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    When your eye hurts, it’s hard to think of anything else. Whether it’s an itching, burning, shooting pain on the surface of your eye, or a deeper, throbbing pain inside your eye, eye pain can be excruciating and hard to manage. Should you see a doctor? Is it time to go to the emergency room? If the pain is severe enough, or if you’ve lost vision, the answer may be yes. Here’s how to know whether your painful eye is an emergency.

    What can cause a painful eye? It could be allergies, illness, injury, infection, or a foreign body in the eye. Symptoms vary, but if you have any of the following symptoms, you should consider calling for an appointment with an eye doctor.

    • Eye pain
    • Redness
    • Irritation caused by contact lenses
    • Discharge
    • Eye injury
    • Welder’s burn
    • Swelling or puffiness
    • Styes

    Sometimes, though a painful eye is too severe to allow you to wait for a doctor’s appointment. Trying to wait it out could cause the problem to get worse, and might even result in a loss of vision. Seek emergency medical care as soon as possible if you have any of the following symptoms.

    • Unusually severe eye pain, especially if it’s accompanied by a headache, fever, or sensitivity to light
    • A sudden change in vision
    • Eye pain with nausea or vomiting
    • A foreign object or chemical in your eye
    • Halos around lights
    • Trouble moving your eye or an inability to keep it open
    • Blood or pus coming from your eyes

    If you have an eye emergency, and it’s after regular office hours, you may have no choice but to go to the emergency room. If you can catch the problem before offices close, though, it’s a much better idea to see an eye doctor. Emergency rooms don’t always have the right equipment for examining the eyes, and they might not have doctors or nurses who specialize in caring for eyes. Because a misdiagnosis could potentially result in vision loss, and because you’ll probably be given a referral to an eye doctor anyway, it’s typically better to skip the ER and go straight to an ophthalmologist or optometrist.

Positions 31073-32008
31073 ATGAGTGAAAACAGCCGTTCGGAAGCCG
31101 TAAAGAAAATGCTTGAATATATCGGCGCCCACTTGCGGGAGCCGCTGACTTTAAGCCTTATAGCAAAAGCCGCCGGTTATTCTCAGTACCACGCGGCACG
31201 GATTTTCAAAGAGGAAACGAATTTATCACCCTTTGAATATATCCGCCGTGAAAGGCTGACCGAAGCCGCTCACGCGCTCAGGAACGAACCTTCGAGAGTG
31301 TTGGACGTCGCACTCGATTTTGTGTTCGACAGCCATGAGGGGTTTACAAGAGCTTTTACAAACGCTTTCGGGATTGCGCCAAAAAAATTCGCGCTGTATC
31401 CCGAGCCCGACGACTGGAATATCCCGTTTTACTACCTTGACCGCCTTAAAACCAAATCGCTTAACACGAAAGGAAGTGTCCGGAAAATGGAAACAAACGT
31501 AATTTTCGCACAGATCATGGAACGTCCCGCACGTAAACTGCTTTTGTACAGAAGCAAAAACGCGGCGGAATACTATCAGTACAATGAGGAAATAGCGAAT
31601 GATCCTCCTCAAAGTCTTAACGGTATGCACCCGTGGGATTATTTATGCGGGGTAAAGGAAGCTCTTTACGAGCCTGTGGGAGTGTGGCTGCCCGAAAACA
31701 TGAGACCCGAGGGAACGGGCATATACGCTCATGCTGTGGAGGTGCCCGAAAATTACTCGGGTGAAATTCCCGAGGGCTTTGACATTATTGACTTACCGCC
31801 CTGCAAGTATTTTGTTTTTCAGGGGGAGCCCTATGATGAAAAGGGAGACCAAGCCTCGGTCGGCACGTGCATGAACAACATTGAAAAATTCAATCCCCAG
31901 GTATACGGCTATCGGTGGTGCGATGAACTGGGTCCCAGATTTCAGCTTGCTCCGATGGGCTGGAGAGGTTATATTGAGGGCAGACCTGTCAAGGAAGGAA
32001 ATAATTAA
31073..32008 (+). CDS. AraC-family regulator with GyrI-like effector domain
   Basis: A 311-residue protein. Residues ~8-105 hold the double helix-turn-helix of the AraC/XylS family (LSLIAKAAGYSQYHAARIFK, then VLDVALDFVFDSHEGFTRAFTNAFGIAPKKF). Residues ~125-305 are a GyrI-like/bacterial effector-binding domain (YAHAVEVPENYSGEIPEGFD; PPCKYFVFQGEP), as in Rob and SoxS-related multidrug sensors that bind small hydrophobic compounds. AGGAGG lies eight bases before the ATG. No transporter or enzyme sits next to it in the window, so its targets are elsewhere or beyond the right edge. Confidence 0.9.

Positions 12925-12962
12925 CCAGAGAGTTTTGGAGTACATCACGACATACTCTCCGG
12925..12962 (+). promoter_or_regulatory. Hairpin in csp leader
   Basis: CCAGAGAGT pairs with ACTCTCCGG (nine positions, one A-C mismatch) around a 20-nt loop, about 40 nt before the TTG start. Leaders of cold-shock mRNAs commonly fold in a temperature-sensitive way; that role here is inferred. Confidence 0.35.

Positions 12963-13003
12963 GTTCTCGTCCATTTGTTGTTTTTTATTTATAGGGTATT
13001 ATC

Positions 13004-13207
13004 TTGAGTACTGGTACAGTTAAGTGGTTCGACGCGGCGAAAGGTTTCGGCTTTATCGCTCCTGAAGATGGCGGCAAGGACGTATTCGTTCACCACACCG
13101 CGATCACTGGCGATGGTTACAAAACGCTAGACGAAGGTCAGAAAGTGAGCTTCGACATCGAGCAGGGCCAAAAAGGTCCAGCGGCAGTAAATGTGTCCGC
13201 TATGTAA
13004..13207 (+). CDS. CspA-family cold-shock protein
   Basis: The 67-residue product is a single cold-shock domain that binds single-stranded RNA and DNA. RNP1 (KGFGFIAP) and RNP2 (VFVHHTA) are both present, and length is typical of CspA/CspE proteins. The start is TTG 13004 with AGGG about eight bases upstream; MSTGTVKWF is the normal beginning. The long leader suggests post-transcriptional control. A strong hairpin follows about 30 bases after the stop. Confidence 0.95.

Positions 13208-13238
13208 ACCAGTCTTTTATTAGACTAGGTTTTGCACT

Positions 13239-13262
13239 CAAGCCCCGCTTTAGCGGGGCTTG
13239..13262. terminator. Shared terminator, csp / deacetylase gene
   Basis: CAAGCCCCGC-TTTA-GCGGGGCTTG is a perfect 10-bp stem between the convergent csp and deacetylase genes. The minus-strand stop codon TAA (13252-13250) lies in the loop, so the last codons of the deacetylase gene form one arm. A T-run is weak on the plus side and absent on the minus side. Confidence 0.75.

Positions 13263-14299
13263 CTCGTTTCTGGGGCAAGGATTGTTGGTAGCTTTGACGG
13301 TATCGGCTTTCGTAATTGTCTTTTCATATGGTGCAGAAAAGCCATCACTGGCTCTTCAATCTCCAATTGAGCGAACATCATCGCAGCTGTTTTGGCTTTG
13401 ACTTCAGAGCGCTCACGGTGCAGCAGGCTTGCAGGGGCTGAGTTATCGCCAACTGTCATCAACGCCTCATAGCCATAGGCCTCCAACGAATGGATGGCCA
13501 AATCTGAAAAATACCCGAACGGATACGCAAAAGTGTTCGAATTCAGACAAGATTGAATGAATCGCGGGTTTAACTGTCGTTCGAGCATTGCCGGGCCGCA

Even if it’s after hours, if you call your eye doctor there may be information available, either in a recorded message or through the doctors’ answering service, about where to seek emergency eye care. There are situations, though, in which an emergency room trip is warranted. If you’re injured in other places in addition to the eye, if your eye has been impaled, if you are bleeding from the eyes, or if you’ve had a head trauma, it’s smart to head to the ER. What you should never do is try to treat painful eye conditions on your own, without the benefit of medical advice.

    If you are looking for an eye doctor, the Gerstein Eye Institute in Chicago can help. Since 1968, the Gerstein Eye Institute has been providing exceptional ophthalmologic care to patients in the Chicago area. With decades of experience in ophthalmology, our certified professional staff members work hard to provide the kind of personalized care that keeps patients coming back year after year, eventually entrusting the eye health of their children and grandchildren to us as well. To schedule an appointment, call us at 773.596.9545 or contact us through our website.